4 Questions to Ask Yourself About Portion Control

It’s no secret that portion sizes are growing, so it’s understandable if you’re struggling to figure out what a normal-sized meal should be. In fact, if you’re like most of us, you’ve probably had to stop and think about how many servings are actually in a given meal. But if you want to be healthy, you have to maintain some sort of portion control.

Here are some ways to recognize whether your portions have gotten out of hand, and tips to get them back in check:

Ask: Are you putting pressure on yourself to finish a meal, even after you’re full?

If the answer is yes, it’s time for some new perspective on how to gauge when you’re finished eating. Often, we grow up hearing how it’s wasteful to leave any food on the plate. But the fact is, it’s not going to waste if you’re getting leftovers to go or choose to eat it later. In fact, you’ll be making your meals way more economical. When it comes to eating after you’re actually full, don’t consider it a bad thing that you still on food on the plate.

Ask: Do you tend to feel sick after a meal because you’re overly full?

It can take up to 20 minutes for fullness signals to be transmitted and registered by the brain. If you find yourself getting up after a meal feeling uncomfortably stuffed, then this tip is for you. Aim to eat a little slower to give your brain time to catch up to your body in realizing you’re actually full. If it helps to chew slower, approach it that way, or try putting your fork down more frequently between bites. No matter your method, if you give your brain enough time to acknowledge that you are full, you’ll be less likely to overeat.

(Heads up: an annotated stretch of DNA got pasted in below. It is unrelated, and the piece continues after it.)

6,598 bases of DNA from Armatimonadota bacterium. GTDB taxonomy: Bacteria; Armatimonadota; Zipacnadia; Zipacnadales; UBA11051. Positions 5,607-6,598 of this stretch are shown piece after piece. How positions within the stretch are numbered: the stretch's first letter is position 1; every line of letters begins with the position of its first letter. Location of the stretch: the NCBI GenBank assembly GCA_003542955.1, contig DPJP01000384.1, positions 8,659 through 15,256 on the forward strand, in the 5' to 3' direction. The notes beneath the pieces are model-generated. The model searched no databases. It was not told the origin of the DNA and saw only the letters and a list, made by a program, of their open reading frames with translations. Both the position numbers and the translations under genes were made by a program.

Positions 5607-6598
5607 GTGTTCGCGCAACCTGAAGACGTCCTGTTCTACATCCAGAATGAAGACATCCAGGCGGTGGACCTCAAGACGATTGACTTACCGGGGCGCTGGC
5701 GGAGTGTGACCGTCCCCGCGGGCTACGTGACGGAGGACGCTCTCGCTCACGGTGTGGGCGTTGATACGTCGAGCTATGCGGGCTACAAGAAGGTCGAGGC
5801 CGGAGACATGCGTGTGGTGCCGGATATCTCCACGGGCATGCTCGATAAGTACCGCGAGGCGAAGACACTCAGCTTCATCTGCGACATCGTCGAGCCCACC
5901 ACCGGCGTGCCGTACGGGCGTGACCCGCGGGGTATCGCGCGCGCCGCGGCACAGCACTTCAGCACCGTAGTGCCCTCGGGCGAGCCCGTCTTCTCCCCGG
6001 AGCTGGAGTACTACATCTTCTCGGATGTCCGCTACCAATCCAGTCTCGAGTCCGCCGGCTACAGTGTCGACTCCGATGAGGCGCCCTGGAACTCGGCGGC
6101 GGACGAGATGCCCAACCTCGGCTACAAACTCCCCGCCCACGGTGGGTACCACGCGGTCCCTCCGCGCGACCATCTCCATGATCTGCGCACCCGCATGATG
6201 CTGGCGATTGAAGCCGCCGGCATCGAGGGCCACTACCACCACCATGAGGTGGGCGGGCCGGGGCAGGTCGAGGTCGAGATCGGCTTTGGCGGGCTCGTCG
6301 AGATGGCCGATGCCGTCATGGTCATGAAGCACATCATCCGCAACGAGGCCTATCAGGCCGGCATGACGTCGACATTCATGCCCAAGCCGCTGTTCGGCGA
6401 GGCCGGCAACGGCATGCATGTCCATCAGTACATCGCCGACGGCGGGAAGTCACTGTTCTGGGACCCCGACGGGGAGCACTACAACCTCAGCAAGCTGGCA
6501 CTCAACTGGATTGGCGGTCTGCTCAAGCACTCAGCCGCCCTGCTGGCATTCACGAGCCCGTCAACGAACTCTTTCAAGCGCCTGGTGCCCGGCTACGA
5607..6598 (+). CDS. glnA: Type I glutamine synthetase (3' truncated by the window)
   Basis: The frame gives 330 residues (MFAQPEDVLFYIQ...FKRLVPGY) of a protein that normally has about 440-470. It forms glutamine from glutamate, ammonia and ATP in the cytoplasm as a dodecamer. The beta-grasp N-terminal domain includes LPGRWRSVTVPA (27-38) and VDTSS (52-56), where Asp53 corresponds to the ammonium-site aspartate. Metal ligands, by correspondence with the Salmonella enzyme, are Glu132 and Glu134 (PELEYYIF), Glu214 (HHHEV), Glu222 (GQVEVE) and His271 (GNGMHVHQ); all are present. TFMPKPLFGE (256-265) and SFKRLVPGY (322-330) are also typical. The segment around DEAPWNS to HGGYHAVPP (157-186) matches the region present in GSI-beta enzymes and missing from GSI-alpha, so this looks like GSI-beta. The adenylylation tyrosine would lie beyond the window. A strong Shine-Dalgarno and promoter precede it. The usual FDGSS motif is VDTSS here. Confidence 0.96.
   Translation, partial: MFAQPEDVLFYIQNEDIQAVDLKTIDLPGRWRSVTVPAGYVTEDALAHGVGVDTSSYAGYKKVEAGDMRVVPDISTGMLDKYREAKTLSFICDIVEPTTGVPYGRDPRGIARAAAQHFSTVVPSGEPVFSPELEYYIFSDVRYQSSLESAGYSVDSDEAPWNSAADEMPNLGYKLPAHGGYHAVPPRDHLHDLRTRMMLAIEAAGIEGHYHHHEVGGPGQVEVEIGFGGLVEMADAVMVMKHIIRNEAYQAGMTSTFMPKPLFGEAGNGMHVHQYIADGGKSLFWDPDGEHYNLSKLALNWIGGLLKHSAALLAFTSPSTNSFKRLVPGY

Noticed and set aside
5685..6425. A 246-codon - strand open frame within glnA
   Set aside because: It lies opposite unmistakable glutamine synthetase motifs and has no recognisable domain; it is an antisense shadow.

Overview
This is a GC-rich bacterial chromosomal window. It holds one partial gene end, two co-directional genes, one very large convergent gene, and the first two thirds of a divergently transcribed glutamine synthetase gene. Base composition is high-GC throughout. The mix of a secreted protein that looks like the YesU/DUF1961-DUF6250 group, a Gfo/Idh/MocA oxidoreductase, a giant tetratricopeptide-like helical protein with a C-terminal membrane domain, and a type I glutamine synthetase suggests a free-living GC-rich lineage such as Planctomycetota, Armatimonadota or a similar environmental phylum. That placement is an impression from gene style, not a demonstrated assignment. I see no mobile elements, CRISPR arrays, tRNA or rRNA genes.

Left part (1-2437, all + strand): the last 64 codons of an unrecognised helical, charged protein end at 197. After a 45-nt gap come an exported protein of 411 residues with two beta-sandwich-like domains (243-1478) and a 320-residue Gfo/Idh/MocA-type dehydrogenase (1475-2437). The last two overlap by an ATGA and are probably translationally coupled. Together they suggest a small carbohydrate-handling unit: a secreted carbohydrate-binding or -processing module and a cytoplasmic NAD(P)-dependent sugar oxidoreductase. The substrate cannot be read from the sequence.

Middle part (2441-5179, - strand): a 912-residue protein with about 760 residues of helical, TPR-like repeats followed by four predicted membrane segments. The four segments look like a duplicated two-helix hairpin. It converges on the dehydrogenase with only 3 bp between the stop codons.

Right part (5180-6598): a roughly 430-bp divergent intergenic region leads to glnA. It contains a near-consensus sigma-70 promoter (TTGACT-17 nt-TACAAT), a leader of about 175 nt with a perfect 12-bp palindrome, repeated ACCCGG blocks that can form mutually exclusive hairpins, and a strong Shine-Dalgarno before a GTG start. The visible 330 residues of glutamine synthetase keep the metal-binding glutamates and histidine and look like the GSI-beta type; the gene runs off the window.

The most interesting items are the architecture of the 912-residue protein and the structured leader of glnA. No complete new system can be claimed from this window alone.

Ask: Are you always taking seconds, or thirds at family-style meals?

This is about letting visuals get in the way. When you have a ton of food in view, it’s easy to let your eyes get bigger than your stomach. Try dishing up a reasonable amount to start. This also helps you evaluate the nutritional content of the meal before digging in (i.e. you’ll have a sense of how many servings of veggies you have compared to carbs). Before reaching for more, take a pause and have a sip of water. Try to differentiate whether you’re reaching for another portion because you’re actually hungry, or simply reaching because it’s in sight and is also very tasty.

Ask: If you have kids, are you routinely eating what they leave behind?

This goes back to potentially wasting food, and if you have kids, you can bet they’re not focusing on this much. It’s tough to please a young palate, but that doesn’t mean your health needs to suffer. Try offering smaller servings to start to see if your child likes something before offering the entire meal. This means food won’t be going to waste just because it’s been touched but not eaten if they don’t like it. As much as possible, try to forgo the leftovers if you don’t need them. Even snacking here and there adds up, and it’s a difficult habit to break once you’ve started.

Jake Goodrich is an avid sports nut and unapologetic fan of Steve Winwood’s '80s albums.